On Facebook, fears of parasites push people to post pictures of feces and pursue dangerous remedies – NBCNews.com

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On Facebook, fears of parasites push people to post pictures of feces and pursue dangerous remedies – NBCNews.com

Fear of parasites have led thousands of people to post pictures of their own feces in a private Facebook group and then pursue a range of remedies proposed by other group members that medical experts consider unsubstantiated by scientific research and potentially dangerous.

The posts are another example of the wide variety of health misinformation that can be found on Facebook, and add to the pressure on the social media giant to rein in such misinformation, if not ban it outright.

The posts in these groups follow a clear pattern: A member writes about a perceived health condition or symptoms along with any regimen they’re undergoing. Then, in the first comment, the member usually follows up with a photo of what they claim is their poop.

These people are all convinced that their bodies are littered with parasites.

“What is this? It feels like a slug. It is at least 2 inches long and it is the only thing that came out. Pic in comments,” reads a recent post in the Humaworm Parasite Removal & Natural Health Group, which has 33,000 Facebook members.

Humaworm is just one of many Facebook groups in which people come together to share and diagnose what they claim are parasitic infections. The groups also share a variety of treatments that are not backed up by science.

One private group with 1,300 members, called “Parasites cause all Disease,” promotes drinking turpentine to cure ailments.

Parasites, which are organisms that live on or in a host that also serves as its food source, are a legitimate health concern and can cause diseases such as malaria, toxoplasmosis and Chagas disease. But the claims made by Humaworm and other parasite groups — that 90 percent of Americans are hosts to parasites that are making them seriously ill — are drastically overstated, according to data from the Centers for Disease Control and Prevention.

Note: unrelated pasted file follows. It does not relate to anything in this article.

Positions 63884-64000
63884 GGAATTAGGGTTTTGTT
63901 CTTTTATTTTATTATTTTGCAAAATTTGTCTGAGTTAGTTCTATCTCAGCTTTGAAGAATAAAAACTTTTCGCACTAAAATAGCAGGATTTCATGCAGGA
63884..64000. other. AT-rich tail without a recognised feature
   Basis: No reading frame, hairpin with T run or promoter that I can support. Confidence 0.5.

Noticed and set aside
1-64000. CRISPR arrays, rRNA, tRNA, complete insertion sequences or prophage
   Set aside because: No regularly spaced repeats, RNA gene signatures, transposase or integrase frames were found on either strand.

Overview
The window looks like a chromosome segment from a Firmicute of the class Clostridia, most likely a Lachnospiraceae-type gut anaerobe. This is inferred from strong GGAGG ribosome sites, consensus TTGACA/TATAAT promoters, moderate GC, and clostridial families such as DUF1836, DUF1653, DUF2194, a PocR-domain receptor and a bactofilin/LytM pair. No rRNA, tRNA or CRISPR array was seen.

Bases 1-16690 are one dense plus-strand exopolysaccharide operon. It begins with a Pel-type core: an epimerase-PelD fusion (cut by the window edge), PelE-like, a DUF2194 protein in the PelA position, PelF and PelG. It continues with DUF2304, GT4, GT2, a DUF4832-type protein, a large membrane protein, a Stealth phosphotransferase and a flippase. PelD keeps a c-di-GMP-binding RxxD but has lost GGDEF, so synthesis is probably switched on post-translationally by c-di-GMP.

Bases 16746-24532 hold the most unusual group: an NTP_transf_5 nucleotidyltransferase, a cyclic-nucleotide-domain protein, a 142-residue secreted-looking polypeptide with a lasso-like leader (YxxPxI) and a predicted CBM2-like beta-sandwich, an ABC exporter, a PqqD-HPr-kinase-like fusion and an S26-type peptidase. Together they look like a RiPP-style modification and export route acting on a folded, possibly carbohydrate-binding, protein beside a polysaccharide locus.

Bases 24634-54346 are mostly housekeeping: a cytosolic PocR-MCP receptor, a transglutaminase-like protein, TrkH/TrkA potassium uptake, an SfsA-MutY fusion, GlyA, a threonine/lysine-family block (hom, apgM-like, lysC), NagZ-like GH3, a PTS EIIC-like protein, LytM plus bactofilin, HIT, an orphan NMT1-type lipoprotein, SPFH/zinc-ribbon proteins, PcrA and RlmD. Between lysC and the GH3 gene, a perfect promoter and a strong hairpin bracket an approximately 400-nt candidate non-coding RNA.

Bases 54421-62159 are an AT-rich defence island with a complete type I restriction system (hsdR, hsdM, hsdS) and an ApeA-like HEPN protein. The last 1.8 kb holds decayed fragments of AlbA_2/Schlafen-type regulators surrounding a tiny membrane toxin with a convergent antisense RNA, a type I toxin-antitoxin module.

And while these groups have been under pressure from authorities, including a recent raid by federal agents on the business behind the Humaworm group, they have so far been successful in sidestepping Facebook’s broader crackdown on health misinformation in part by adapting to new rules, including the use of coded phrasing such as “fairy tales” in an attempt to portray their activities as works of fiction.

The group’s members, however, clearly take the topic seriously. Many of the posts come from parents looking for ways to treat what they believe are parasites in their children.

“What is a safe way to start a 5 year old on a parasite treatment/cleanse?” one mother posted this week.

Federal action

In the last year, health advocates and lawmakers have been increasingly critical of social media platforms including Facebook and YouTube for hosting and recommending content that spreads health misinformation.

While Facebook has made moves to downrank anti-vaccination pages and provide warnings on pages and groups that push vaccine misinformation, they’ve stopped short of banning accounts that promote such content. This summer, Facebook said it would reduce the reach of posts with “exaggerated or sensational health claims” but have declined to act on groups that promote potentially dangerous cure-alls.

Facebook did not respond to questions concerning the Humaworm community, but groups promoting similar products of questionable safety have been removed for violating Facebook’s rules on “nonmedical drugs,” which forbid content that promotes drug sales or describes personal drug use outside of recovery.

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But the specter of a ban hangs over the groups, an indication that Facebook’s crackdown has forced these groups to change how they work.

Federal agents executed a search warrant last month at Humaworm’s headquarters in Carrollton, Mississippi, a business from which Reba Bailey, 48, made and sold homemade herbal pills that she claimed could cleanse the body of parasites and treat nearly every illness — from headaches to cancer. Agents confiscated equipment, herbs, and computers, according to Bailey’s social media posts.

The raid drove Bailey to make the Humaworm group private.

“ANNOUNCEMENT: HUMAWORM IS CLOSED AS OF TODAY,” Bailey posted to her then-public group. “I can’t talk about why. I WILL BE HIDING THIS GROUP.”